• Dates: 12 May 2018 - 1 July 2018
Exhibition: Sena Başöz - On Lightness

Opening: Friday 11 May, 18:30

If you study physics you soon must face the apparent paradox: your control over a physical object that you can hold in your hand is less than your control over a mathematical object without material existence.
Chance and Chaos, David Ruelle

Sena Başöz's solo exhibition On Lightness brings together the artist's most recent works together at the second floor of Depo between 12 May and 30 June, 2018. The exhibition, which also includes the research artist has conducted at Cité Internationale des Arts artist residency during summer of 2017, focuses on recovery and regeneration. On Lightness seeks for experimental ways of addressing specific traumatic events without evoking them directly.

The artist, who has been exploring the animalistic side that is present in the human nature through her works, thinks that this creaturehood is our sole connection both to each other and to nature. She counts on this side of ours the most. She tries to deal with the friction that happens between the body and space over belonging through leaning on this context. The exhibition brings together works in a variety of mediums that utilize a range of materials. Başöz, presents thought exercises regarding how to get out of impossible and seemingly final situations through moving boxes that have left their weights behind, bird portraits that collaborate with the wind, an ivy plant that is leaning from the past, an eraser that remembers and forgets at the same time and other drawings and video works.

On Lightness creates a framework pertaining to death, renewal and liberation that resorts to multiple transparent layers. The organism's self-repair and the balance nature obtains in the long run constitute the backbone of this narrative.

Sena Başöz is an artist and filmmaker living and working in Istanbul. She received her BA in Economics from Boğaziçi University in 2002 and MFA from Bard College in Film and Video in 2010. Her recent exhibitions include Experimental Field Tokyo, Sharjah Biennial Offsite: Bahar, Istanbul and a duo exhibition at Memphis Gallery-Linz (with Lisa Truttman). Her films have been screened at Cannes Film Festival, Crossing Europe, Jihlava IDFF and Gran Paradiso and many other festivals. She participated in artist residencies at Cité Internationale des Arts, Paris and Atelierhaus Salzamt, Linz. She is currently a lecturer and teaches contemporary art classes at Boğaziçi University.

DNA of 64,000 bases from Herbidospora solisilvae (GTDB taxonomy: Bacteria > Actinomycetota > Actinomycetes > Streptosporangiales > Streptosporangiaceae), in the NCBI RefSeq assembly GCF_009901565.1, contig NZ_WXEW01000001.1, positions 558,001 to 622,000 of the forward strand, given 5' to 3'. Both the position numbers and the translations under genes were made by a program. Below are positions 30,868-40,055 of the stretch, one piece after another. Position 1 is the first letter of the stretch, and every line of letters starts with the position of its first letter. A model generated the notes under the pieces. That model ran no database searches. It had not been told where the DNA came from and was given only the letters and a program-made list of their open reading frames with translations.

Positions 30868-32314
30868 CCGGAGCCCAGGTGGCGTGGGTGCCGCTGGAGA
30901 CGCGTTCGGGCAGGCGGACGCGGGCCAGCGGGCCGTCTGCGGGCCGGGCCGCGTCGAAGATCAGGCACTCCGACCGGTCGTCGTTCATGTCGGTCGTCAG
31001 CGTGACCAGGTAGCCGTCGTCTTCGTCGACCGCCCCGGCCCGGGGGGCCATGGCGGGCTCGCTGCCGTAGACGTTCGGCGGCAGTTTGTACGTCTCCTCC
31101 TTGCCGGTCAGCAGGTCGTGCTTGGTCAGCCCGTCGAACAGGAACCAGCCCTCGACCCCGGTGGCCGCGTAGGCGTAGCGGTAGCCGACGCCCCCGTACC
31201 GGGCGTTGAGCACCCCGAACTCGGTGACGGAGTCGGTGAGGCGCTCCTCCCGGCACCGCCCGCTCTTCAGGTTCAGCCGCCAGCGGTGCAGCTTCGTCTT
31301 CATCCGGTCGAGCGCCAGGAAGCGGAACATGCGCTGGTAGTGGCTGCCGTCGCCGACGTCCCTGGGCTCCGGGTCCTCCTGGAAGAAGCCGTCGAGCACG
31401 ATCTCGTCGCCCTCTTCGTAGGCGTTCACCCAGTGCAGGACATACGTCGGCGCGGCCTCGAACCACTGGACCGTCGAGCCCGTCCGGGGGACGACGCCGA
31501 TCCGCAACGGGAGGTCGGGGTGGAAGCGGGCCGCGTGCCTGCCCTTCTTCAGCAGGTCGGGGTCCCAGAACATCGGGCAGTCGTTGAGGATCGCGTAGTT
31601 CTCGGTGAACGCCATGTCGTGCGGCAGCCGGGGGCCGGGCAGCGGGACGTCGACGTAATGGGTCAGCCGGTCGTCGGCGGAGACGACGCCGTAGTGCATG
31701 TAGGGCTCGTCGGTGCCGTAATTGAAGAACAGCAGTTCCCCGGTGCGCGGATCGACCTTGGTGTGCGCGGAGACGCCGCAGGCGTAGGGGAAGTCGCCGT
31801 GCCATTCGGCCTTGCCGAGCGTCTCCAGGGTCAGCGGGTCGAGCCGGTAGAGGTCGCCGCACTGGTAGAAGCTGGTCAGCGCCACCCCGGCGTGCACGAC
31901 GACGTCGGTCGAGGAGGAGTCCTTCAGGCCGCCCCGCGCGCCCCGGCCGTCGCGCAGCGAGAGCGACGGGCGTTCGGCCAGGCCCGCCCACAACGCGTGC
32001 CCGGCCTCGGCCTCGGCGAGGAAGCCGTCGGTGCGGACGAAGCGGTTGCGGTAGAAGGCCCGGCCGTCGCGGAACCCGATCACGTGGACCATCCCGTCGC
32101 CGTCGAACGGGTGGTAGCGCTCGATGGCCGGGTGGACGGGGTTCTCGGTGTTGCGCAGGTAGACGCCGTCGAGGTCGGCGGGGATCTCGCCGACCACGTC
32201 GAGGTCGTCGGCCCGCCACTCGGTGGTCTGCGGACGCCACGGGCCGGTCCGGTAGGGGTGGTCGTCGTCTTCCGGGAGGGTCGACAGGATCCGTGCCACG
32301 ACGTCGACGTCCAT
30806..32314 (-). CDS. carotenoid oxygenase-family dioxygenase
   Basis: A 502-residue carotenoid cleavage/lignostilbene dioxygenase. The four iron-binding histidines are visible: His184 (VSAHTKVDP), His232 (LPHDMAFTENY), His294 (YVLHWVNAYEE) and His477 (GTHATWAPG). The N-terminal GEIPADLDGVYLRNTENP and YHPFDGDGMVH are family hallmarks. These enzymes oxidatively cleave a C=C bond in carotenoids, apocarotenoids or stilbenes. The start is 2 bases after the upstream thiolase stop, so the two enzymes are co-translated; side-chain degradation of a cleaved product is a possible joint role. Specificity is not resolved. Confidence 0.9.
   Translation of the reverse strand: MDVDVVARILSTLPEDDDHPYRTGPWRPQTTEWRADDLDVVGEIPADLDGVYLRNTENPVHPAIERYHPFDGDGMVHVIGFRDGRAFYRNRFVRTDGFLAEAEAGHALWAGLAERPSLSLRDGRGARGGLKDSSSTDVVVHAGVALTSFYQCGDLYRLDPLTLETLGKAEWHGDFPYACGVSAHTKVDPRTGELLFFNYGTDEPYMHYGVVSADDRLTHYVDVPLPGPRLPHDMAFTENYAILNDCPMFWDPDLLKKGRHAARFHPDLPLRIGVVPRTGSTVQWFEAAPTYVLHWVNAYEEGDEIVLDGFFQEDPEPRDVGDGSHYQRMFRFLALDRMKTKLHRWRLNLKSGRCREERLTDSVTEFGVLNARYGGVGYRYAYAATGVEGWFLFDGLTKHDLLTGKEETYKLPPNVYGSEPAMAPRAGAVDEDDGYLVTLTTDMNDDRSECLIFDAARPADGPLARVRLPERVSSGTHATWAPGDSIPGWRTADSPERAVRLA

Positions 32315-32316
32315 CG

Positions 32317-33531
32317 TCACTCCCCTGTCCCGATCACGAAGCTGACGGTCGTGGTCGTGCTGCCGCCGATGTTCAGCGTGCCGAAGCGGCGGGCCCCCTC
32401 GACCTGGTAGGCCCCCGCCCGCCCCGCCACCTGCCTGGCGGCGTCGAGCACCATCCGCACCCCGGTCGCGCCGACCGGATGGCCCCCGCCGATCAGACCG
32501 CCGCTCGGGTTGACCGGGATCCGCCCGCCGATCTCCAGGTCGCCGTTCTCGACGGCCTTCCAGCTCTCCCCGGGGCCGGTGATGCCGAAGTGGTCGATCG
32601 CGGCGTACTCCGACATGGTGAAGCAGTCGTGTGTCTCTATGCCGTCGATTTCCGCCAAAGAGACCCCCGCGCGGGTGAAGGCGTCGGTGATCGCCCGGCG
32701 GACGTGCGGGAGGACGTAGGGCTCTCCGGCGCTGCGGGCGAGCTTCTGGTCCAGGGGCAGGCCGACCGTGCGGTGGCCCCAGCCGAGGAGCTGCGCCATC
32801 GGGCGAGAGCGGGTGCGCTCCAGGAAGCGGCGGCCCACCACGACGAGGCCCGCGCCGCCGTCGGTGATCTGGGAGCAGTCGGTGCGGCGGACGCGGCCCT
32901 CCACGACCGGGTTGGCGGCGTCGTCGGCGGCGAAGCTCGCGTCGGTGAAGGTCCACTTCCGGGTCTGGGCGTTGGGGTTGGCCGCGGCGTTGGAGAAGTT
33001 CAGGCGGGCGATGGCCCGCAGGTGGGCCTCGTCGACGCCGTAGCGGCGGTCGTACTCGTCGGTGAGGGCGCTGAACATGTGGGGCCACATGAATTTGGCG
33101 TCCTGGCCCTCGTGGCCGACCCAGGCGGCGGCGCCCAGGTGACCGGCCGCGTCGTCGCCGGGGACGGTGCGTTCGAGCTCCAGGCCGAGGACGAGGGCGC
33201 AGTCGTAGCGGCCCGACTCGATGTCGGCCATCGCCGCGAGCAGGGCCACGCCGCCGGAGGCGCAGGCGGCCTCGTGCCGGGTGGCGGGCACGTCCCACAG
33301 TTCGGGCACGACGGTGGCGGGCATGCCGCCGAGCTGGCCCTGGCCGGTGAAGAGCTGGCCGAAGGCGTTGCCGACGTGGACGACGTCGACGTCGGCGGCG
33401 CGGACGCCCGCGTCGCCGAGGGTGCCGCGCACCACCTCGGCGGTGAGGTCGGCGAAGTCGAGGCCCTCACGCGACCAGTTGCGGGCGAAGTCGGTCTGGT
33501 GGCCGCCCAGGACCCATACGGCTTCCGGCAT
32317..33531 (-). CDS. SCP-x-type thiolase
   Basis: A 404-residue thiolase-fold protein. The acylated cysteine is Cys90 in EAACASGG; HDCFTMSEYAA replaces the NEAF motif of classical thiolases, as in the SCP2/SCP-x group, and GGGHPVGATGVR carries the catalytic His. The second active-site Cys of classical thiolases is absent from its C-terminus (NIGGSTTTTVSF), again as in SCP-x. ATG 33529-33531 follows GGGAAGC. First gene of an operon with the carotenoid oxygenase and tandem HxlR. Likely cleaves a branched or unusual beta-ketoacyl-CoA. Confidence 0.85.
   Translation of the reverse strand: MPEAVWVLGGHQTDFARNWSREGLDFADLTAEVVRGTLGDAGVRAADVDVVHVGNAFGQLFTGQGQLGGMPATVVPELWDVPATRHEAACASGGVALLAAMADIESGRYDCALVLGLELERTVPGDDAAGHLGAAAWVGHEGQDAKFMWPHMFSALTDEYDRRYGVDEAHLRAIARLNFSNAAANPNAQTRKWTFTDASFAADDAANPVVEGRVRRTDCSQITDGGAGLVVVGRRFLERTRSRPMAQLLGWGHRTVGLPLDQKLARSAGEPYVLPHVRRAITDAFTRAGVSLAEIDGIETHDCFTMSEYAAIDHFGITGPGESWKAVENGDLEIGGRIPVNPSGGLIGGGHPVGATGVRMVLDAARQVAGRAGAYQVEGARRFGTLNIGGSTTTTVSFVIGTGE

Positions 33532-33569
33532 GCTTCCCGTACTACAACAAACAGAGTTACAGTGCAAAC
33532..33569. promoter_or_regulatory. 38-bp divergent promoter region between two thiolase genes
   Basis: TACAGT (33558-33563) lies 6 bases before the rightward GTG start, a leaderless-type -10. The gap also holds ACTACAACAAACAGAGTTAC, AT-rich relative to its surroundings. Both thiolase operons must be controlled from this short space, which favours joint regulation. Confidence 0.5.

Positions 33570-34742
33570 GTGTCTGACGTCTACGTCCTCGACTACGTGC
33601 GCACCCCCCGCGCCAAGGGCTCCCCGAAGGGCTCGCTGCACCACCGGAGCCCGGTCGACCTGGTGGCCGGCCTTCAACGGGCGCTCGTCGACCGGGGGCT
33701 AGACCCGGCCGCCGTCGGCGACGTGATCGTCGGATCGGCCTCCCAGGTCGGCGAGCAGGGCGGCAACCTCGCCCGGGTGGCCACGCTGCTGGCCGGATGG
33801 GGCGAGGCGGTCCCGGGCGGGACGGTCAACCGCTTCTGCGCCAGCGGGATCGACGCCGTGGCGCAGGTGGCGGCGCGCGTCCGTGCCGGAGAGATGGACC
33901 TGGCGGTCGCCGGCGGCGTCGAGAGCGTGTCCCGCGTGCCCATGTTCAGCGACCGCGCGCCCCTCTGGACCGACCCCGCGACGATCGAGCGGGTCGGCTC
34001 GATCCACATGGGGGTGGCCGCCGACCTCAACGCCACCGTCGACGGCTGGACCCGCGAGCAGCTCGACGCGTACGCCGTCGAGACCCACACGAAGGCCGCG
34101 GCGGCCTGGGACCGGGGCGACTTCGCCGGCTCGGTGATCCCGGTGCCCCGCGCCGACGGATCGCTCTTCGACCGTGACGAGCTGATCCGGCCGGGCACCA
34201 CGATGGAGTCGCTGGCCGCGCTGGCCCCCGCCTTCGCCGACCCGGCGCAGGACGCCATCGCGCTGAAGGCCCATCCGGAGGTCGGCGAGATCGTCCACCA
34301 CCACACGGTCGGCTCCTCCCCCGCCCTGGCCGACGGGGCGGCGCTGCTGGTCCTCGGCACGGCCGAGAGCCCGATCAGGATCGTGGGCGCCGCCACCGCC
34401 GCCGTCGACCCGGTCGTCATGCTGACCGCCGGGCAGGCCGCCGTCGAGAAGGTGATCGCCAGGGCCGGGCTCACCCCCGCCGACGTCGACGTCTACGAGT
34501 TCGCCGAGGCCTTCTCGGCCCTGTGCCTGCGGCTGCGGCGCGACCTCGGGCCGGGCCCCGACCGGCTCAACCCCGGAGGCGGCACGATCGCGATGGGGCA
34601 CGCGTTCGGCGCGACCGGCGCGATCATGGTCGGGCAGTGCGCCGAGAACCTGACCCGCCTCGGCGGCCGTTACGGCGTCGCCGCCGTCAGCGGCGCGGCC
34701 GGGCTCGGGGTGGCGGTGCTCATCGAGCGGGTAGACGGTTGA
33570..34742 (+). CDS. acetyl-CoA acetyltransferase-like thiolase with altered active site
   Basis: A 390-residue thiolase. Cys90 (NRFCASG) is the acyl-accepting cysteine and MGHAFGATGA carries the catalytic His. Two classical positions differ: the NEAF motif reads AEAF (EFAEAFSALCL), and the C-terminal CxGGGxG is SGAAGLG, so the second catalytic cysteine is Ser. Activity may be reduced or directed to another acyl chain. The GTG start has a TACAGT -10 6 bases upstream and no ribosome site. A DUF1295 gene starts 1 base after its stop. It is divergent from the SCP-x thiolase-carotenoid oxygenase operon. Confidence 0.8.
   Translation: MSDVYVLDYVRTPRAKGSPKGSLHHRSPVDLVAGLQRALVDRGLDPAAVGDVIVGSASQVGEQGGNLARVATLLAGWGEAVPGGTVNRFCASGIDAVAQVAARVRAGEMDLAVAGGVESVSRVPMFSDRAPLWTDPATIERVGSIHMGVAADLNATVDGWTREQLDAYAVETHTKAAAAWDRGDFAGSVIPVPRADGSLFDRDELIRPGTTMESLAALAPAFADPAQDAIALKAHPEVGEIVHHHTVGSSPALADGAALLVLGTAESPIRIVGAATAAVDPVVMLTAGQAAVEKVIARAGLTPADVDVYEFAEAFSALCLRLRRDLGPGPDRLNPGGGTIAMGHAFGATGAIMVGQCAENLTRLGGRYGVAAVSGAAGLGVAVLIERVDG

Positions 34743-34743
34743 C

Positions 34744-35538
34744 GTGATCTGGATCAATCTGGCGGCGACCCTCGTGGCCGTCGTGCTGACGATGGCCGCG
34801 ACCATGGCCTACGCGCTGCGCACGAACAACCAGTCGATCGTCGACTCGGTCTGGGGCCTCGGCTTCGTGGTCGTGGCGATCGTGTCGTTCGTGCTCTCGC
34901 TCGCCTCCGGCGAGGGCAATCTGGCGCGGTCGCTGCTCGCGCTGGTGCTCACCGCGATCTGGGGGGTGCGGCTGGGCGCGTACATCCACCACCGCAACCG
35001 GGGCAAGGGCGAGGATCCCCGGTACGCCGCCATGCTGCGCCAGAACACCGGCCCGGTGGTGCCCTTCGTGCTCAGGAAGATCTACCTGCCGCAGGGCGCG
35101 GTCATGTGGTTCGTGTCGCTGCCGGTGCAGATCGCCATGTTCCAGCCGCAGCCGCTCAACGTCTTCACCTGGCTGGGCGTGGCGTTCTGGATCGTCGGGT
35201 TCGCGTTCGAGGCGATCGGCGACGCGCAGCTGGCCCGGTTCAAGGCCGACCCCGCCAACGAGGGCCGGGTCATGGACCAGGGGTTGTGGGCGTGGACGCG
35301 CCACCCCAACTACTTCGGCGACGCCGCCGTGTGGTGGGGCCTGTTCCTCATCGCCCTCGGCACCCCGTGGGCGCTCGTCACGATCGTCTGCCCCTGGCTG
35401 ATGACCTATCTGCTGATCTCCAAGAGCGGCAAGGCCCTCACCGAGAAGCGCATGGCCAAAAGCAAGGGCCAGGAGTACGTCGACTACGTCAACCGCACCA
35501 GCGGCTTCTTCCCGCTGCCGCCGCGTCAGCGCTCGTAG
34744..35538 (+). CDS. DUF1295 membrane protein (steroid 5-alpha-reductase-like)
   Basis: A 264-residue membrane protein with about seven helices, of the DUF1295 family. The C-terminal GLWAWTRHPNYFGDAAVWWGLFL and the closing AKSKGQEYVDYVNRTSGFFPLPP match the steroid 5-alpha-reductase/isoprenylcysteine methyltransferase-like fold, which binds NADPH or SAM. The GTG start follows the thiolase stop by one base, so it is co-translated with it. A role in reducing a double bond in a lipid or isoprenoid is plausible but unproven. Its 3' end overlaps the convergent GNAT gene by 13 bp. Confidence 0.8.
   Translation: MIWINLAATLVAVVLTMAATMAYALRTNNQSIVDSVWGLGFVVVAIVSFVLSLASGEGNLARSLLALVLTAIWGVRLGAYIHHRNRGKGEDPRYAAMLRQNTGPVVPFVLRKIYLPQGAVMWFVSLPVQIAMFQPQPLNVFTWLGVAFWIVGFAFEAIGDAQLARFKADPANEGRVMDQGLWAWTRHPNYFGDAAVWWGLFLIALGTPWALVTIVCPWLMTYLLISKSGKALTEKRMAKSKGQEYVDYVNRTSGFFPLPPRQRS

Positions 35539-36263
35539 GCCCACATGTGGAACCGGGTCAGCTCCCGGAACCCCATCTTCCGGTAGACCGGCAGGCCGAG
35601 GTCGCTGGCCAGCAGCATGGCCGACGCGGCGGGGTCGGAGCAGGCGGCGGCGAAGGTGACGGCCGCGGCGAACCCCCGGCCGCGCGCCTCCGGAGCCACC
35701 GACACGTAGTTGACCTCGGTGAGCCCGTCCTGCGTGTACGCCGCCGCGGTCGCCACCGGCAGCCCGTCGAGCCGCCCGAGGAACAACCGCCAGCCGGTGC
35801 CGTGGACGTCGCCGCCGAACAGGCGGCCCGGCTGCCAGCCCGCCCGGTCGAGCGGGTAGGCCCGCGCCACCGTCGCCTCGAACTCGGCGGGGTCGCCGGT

Production support:
SAHA - Supporting Contemporary Art from Turkey



Can we, all together, just try to contemplate on getting lighter, with all its heaviness? I'm talking about getting lighter as a necessity in itself. In a time when ways of carrying on are hankered for, in which people are tired of using words such as regeneration, recovery, hope and healing, in such strange, repetitive and cumbersome times. In a world where number of people dreaming of flying like a bird increases rapidly...

Sena Başöz, in her exhibition titled "On Lightness" is inviting us to experience her imagination full of subtleties. The exhibition ascends accompanied by the sounds of the wings on the hardwood floors of Depo that are squeaking with our weights.

The installation piece titled Forough includes hundreds of images of birds that are spread around the space. We exchange glances with these bird portraits with large headrooms that seem to make space for the viewer's mind. Başöz has come across these taxidermied birds in the Natural History Museum of St. Joseph High School, and they are dated sometime between the end of 19th and the beginning of the 20th century. She photographs them, while at the same time keeping in mind that photography is in fact an act of killing in itself. That moment when the representation of all those lives that have been restricted, left  devoid of freedom and lost turns into a photograph. The dilemma of anchoring a whole life in a single photograph or letting it continue its course. While we exchange glances with the dear bird portraits without losing eye contact, our mind plies between trying not to forget and remembering.

Just like all the times we have been able or not able to mourn.      

A wind, direction of which is not easy to anticipate, as in life, accompanies hundreds of bird portraits that have been printed on paper and installed on the wall. With Başöz's creativity, this artificial wind enables the papers to flap like birds. The sound that bird portraits make while flapping without leaving their surface turns into a momentary wing for all the other beings in the space. The sound of the road that leads to freedom, to being oneself and to getting lighter is shaky like a sparrow's voice, hasty yet authentic.